a security solution using blockchain technology

Posted by lipsius at 2020-04-17

A security solution using blockchain Technology

Saturday, December 24, 2016

Facing the increasingly fragile network security infrastructure, there is a new but neglected solution to be considered, namely bitcoin, Ethereum, zcash and other open blockchain networks.

To some extent, the open blockchain network is similar to the technology used by traditional infrastructure providers such as domain name service providers. Like centralized DNS server, open blockchain network records important data and protects data from malicious or deceptive interference. For cryptocurrencies, such as bitcoin, these data are the list of cash like transactions between bitcoin users. But open blockchain network can also be used to record all kinds of information, from DNS records to intelligent device entities, to Internet of things user access rights and so on. The most fundamental difference between these networks and legacy systems is the method used to secure these records.

The old pattern of network security is called border security. What needs to be protected? External threats? Make a boundary (wall) and don't put any villains in it. However, the effect of this method is not very good, because the boundary is always invaded. Once inside, attackers can gain full control, steal sensitive data (as shown in credit card hacking and extortion software attacks), or take over strong control (such as nuclear reaction system).

The security method of open blockchain network is totally different from this kind of boundary model. There is no boundary concept in bitcoin protocol. The software that drives bitcoin is open source and can be audited by anyone. Bitcoin transaction messages are transmitted in plaintext at the IP layer, which is visible to anyone, while the network is point-to-point: it is built on a network composed of strangers' computers.

Despite this openness, all bitcoin transactions - the legendary blockchain - have never been blacked out. But blockchain is just a data structure, just a combination of 0 and 1. What is truly revolutionary is the consensus mechanism, which can help all computers in the network reach a consensus on whether to link new data or not.

In the approved blockchain tested by major banks, a direct consensus mechanism is used: only users are allowed to add new data. Basically, this is just another kind of security boundary with the same weakness. As long as the vouchers of member banks are stolen, consensus data can be changed.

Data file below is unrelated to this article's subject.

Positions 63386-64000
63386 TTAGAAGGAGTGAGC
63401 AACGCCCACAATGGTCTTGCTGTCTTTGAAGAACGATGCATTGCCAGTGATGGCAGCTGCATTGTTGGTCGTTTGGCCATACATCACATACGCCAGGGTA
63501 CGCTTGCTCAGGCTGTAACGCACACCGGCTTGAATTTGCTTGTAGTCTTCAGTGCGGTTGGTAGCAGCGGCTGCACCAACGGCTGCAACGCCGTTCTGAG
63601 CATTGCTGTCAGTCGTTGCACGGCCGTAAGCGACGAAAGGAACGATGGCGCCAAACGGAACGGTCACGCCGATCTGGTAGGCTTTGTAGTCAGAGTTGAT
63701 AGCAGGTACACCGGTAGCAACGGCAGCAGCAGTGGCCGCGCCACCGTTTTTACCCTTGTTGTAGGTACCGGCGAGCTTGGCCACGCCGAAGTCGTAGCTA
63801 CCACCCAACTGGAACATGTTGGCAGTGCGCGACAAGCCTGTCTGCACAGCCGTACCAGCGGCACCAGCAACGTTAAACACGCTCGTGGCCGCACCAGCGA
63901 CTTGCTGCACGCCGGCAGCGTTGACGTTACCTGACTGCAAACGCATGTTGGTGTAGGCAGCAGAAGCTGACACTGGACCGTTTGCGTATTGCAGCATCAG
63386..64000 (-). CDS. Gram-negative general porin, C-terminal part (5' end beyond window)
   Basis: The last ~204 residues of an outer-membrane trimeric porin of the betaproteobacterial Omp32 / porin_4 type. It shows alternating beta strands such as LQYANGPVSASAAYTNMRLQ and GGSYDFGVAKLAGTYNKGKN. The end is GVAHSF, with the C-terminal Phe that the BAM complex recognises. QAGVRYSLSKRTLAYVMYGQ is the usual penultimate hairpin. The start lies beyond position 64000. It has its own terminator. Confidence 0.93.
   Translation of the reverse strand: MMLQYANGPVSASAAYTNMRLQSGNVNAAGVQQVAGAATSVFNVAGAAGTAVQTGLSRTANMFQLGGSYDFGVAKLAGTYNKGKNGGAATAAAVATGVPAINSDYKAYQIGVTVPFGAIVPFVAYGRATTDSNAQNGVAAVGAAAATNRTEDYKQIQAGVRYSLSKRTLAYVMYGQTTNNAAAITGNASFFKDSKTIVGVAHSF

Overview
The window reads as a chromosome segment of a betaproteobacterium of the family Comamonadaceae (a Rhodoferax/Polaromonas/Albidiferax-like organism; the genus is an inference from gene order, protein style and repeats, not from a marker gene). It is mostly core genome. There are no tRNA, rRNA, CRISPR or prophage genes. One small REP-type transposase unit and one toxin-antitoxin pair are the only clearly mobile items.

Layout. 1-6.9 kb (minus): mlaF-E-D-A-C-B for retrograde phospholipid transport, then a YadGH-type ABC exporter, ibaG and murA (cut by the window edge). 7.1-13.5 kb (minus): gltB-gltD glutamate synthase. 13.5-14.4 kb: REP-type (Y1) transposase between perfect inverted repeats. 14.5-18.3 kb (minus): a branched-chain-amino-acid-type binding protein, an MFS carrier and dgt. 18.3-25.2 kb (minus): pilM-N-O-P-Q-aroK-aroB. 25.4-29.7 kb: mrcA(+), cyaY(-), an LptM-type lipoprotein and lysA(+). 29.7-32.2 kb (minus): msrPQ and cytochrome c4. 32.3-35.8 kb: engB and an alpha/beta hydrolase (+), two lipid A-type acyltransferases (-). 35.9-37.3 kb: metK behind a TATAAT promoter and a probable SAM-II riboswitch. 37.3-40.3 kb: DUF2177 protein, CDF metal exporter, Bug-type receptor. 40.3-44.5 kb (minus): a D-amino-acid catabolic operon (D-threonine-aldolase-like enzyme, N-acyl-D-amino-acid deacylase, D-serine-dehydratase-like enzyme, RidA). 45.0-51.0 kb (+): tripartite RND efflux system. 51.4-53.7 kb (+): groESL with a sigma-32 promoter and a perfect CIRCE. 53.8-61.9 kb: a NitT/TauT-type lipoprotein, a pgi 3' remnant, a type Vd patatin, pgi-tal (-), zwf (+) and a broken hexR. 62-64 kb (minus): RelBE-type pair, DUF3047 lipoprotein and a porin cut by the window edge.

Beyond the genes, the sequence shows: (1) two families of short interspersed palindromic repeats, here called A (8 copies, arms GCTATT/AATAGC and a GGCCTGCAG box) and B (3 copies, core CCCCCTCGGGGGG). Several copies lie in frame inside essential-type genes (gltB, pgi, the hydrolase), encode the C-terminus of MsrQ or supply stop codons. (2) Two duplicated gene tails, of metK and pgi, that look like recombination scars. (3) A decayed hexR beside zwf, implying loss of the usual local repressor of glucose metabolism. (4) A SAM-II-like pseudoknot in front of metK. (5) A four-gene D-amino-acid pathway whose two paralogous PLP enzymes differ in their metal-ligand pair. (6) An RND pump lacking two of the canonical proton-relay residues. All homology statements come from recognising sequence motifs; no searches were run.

Bitcoin, Ethereum and zcash have made totally different innovations. They allow anyone to add data to the blockchain at the expense of the network. It sounds a bit like witchcraft, but it's really just Economics: prove that you're a loyal member of the network by solving the computing intensive equations (what computer scientists call "proof of work"), and then you're allowed to add new blocks to the chain.

The open consensus mechanism does not distinguish identity, voucher or geographical location, they just want to share risks. Therefore, the only way to attack the open blockchain network is to invest in it. In this case, the attack will only hurt its own interests. It is this "proof of work" consensus mechanism that makes bitcoin so firm in the face of cyber attacks, and at the same time, it also pulls the traditional border security mode of Cyber Defense to the courtroom.

It can be imagined that if this borderless network security model is implemented, the attack on dyn in October this year may be blocked. Dyn is a DNS provider, which means it holds a map of domain names and IP addresses. When dyn is attacked and the mapping record is lost, the web address entered in the browser address field cannot be translated into IP address and the web site cannot be loaded.

As with every other DNS provider (and basically most web services), dyn's security model is border security. Build a wall around sensitive data (DNS records in the case of dyn) and pray that the wall will block the attack. However, hackers break through this wall by using the message flood (DDoS attack), and the result is the temporary loss of key Internet data. DNS record is not more complicated than the transaction of special currency: we want to know who has what domain name, and we only hope that the person who currently owns the domain name can transfer the domain name to others.

On the open blockchain network, this key system can easily run outside the security boundary. Open communities of computer users will work together to form decentralized DNS services. Anyone who is willing to help store and confirm DNS data can run relevant software, connect to the peer-to-peer network, download the DNS blockchain copy maintained by the network autonomy, confirm and pass the new record modification request, and then gain some digital currency rewards for providing this public welfare.

It's easy to advocate an unclaimed domain name: ask the network to add your domain name to DNS, and it's point-to-point to buy and sell existing domain names. Any changes to the records may incur costs, just as we would today pay for domain name registration. However, this fee will flow to the open community of the entire network participants, rather than to the pockets of a particular company. Because there is no central failure point, the open blockchain network can resist dyn type hacker events, and each participant has a copy of the domain name mapping record. So that the domain name service from the fear of attack.